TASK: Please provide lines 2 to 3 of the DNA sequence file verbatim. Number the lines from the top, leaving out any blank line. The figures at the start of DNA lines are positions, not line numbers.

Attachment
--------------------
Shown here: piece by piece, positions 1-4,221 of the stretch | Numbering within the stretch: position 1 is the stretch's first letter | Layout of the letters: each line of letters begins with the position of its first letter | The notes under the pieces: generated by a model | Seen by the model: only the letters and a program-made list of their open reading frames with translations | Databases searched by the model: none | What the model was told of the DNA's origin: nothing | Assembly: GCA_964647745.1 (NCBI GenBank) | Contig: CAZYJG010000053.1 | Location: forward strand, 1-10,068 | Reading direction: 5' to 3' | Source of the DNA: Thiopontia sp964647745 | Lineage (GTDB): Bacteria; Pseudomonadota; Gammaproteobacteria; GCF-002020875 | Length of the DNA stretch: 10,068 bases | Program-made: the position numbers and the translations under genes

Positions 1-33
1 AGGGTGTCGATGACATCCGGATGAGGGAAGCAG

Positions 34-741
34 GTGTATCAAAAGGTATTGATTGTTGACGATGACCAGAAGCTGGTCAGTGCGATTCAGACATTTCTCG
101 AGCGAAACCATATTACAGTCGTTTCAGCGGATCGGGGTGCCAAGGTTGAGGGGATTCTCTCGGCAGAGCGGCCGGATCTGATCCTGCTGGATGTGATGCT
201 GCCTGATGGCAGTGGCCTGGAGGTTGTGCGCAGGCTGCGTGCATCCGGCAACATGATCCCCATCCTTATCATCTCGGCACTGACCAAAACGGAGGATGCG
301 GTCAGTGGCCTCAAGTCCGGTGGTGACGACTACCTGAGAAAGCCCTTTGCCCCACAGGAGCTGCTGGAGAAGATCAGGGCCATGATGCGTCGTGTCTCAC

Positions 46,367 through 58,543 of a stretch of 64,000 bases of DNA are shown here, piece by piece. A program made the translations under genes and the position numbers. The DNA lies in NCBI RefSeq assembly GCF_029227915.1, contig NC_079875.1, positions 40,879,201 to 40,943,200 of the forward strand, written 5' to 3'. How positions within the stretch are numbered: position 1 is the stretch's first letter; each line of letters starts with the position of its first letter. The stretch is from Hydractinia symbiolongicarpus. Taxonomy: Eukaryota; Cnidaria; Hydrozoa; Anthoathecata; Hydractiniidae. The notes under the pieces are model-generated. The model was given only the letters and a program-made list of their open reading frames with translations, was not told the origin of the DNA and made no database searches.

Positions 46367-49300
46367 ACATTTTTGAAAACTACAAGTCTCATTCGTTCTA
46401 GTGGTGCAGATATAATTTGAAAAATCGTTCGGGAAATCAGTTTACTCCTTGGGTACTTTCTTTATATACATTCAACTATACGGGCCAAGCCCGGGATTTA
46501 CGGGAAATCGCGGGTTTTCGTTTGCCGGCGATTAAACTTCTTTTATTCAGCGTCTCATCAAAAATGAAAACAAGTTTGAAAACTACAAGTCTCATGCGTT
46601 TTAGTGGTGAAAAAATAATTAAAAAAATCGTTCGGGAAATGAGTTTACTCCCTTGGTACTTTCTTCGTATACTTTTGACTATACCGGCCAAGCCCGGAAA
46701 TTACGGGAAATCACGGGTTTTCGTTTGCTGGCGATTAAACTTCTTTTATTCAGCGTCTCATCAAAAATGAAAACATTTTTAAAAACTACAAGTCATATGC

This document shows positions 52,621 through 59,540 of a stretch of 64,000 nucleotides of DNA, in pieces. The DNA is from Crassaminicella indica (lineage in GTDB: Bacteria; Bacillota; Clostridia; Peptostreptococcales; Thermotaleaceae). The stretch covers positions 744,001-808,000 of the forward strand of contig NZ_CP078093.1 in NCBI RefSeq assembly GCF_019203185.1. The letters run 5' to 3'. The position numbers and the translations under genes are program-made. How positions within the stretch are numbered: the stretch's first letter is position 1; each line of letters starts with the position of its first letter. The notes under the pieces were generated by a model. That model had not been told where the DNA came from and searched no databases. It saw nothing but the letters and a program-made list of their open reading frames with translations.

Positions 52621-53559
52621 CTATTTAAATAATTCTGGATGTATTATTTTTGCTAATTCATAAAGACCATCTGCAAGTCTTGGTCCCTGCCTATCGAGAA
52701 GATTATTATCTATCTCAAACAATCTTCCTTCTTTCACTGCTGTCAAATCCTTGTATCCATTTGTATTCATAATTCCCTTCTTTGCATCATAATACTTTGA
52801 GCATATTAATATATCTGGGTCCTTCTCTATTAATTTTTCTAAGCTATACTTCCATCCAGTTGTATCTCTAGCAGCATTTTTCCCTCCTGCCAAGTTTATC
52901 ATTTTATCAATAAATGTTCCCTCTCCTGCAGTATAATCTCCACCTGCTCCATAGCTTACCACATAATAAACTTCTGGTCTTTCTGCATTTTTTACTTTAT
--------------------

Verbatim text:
Positions 1-33
1 AGGGTGTCGATGACATCCGGATGAGGGAAGCAG